The University of West Florida Historic Trust broke ground on Jan. 31 for Museum Plaza, a historic preservation and education project that will help tell the story of Pensacola’s rich history.
“The UWF Historic Trust is committed to providing both visitors and neighbors of this city an authentic interpretation of history that is unique to Pensacola,” said UWF President Martha Saunders.
“This is a groundbreaking both literally and figuratively – we will actually be moving dirt today, while celebrating through this symbolic gesture the evolution of new things to come, new assets for the region, and a new cultural activity center for the enjoyment of the public.”
The multipurpose, cultural activity plaza will serve as a central connection point between the T.T. Wentworth Jr. Florida State Museum, Pensacola Children’s Museum, Voices of Pensacola multicultural center and the Historic Pensacola Village, while doubling as an outdoor classroom that helps the public better understand the historic landscape.
“Museum Plaza represents a gathering space for our community members, serving as a connector in the heart of our great city,” said Dr. Brendan Kelly, vice president for university advancement at UWF. “It will develop minds in a creative way by bringing to life key historical events, highlighting Pensacola’s archaeological treasures, and making history relevant and fun for people of all ages.”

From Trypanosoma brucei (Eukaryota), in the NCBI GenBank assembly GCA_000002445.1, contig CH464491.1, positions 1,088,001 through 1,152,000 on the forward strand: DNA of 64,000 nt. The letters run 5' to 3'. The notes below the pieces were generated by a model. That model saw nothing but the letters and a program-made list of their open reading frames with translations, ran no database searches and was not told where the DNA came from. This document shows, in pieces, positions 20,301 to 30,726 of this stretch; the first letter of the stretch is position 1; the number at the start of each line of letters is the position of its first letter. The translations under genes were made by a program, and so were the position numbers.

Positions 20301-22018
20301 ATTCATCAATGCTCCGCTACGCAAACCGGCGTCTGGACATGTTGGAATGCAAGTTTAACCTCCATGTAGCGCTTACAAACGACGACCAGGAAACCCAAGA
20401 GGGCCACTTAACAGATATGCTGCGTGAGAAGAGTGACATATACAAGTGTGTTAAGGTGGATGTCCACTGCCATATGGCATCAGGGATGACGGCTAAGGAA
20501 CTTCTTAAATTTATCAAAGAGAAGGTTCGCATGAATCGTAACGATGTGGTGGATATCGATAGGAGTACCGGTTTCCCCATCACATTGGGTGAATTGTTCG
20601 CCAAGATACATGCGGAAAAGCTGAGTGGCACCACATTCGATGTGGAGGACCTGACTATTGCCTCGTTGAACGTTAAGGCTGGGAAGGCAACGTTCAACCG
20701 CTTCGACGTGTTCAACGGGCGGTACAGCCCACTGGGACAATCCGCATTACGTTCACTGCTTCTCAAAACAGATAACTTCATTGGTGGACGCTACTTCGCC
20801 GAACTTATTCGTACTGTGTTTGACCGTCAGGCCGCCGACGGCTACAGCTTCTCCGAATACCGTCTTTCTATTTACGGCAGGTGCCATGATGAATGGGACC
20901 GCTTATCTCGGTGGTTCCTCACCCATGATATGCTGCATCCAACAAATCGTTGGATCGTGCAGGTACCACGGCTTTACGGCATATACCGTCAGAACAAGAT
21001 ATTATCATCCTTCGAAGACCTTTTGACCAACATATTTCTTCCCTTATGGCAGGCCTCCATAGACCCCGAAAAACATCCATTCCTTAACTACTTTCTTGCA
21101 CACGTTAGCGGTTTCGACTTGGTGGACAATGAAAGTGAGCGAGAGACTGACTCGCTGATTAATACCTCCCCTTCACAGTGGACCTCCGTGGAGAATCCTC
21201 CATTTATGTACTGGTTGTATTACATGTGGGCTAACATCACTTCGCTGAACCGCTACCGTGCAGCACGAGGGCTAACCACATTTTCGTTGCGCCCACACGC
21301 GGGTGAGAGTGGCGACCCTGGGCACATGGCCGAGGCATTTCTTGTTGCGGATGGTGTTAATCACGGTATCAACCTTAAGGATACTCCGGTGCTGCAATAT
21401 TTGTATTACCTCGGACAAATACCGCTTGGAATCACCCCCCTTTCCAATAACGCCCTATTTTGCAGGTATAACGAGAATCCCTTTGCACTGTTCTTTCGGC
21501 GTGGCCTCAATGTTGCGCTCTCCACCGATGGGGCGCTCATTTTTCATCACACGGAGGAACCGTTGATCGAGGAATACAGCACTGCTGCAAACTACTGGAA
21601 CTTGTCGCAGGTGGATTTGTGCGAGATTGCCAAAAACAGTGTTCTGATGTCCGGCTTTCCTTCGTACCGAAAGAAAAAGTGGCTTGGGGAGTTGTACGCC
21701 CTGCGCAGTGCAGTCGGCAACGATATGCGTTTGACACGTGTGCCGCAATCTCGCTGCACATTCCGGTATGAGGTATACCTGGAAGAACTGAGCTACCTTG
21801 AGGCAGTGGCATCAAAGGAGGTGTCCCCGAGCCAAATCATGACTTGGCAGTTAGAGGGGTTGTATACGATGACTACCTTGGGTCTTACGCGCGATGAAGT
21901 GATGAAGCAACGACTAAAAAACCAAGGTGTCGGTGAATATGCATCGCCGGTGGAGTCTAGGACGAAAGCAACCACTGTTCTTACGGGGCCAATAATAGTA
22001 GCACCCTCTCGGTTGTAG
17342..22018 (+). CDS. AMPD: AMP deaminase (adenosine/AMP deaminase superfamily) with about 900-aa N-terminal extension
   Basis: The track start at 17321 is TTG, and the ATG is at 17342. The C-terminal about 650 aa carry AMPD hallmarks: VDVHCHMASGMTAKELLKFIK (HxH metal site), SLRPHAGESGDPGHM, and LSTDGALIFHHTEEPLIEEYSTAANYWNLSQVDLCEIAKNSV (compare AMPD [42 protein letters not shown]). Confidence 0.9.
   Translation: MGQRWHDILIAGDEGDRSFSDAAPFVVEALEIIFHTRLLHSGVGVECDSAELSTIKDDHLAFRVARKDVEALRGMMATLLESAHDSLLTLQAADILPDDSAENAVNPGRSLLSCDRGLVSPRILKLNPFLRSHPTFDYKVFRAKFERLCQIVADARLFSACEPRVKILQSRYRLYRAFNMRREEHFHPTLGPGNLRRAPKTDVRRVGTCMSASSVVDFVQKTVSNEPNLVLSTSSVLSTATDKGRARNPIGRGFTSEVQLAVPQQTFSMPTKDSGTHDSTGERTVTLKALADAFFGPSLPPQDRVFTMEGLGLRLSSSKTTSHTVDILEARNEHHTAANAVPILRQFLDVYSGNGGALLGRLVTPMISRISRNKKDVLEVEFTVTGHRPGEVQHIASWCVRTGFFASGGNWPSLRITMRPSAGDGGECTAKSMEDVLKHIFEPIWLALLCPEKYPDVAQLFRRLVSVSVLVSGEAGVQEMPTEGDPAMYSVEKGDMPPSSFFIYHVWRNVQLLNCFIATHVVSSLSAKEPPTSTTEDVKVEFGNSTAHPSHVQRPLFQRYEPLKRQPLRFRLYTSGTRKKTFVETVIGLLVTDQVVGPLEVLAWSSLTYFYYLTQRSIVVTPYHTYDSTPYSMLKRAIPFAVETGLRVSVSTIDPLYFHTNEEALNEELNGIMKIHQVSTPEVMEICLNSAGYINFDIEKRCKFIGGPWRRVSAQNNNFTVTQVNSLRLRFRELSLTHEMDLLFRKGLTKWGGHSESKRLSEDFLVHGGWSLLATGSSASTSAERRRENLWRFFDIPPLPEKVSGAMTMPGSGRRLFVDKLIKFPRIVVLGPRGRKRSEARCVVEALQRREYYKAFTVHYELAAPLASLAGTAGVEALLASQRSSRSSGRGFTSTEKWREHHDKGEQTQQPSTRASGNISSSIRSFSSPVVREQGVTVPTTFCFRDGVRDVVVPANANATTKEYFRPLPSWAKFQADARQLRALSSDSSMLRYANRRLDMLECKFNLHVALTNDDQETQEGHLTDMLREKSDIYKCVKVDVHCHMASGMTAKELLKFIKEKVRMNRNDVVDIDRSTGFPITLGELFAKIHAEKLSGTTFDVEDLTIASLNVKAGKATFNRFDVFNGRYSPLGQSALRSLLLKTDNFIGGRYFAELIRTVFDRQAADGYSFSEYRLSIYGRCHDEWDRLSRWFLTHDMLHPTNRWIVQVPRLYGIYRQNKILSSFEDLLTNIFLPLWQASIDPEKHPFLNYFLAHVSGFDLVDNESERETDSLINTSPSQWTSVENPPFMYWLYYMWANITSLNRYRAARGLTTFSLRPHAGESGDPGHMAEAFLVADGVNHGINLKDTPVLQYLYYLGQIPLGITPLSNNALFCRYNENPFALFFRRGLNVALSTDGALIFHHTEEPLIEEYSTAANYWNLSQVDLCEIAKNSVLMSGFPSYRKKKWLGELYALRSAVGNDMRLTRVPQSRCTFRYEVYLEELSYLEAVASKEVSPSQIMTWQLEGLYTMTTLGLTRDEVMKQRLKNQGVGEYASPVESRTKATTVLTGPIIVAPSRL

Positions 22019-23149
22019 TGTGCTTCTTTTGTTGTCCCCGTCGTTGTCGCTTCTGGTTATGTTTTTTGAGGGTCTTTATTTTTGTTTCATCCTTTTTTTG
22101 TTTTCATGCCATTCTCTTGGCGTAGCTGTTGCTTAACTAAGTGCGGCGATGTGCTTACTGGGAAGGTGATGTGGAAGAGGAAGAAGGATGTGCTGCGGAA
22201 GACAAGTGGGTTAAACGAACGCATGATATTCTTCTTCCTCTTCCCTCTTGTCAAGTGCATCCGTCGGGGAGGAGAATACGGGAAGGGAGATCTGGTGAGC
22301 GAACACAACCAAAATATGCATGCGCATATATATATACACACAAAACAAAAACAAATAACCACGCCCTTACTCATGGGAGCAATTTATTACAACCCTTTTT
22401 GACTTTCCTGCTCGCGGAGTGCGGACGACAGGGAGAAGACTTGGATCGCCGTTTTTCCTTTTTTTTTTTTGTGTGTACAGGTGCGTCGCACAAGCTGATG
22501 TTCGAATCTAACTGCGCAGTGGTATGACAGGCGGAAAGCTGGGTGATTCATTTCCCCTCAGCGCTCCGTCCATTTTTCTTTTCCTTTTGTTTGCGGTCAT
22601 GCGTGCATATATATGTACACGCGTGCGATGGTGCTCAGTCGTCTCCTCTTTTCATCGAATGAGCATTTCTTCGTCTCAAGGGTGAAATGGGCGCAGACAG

Featuring a covered pavilion, children’s play area and outdoor historical exhibits, the plaza is the next phase of development included in the UWF Historic Trust Interpretive Master Plan.
The plan, launched in the fall of 2015, includes a series of enhancements to provide balance between resource protection, historical education, visitor and recreational use and enjoyment of the 8.5 acre, 28-property complex.
A focal point of Museum Plaza will be an outdoor education center featuring a covered stage and seating area ideal for presentations, performances, lectures and other educational activities focusing on history, archaeology and architecture, as well as an exploration playground that will provide fun, affordable and family-centered activities in a vibrant and engaging environment.
Two key donors for the outdoor education center and exploration playground were recognized during the groundbreaking ceremony.
Quint and Rishy Studer also gave $150,000 to the project in support of its alignment with the Studer Community Institute’s efforts to make Pensacola the country’s first Early Learning City.
David and Emily Walby gave $100,000 to support the creation and construction of the Linda Evans Memorial Education Pavilion in memory of Linda Carol Evans, a UWF alumna and charter class member who devoted her life to teaching elementary school students.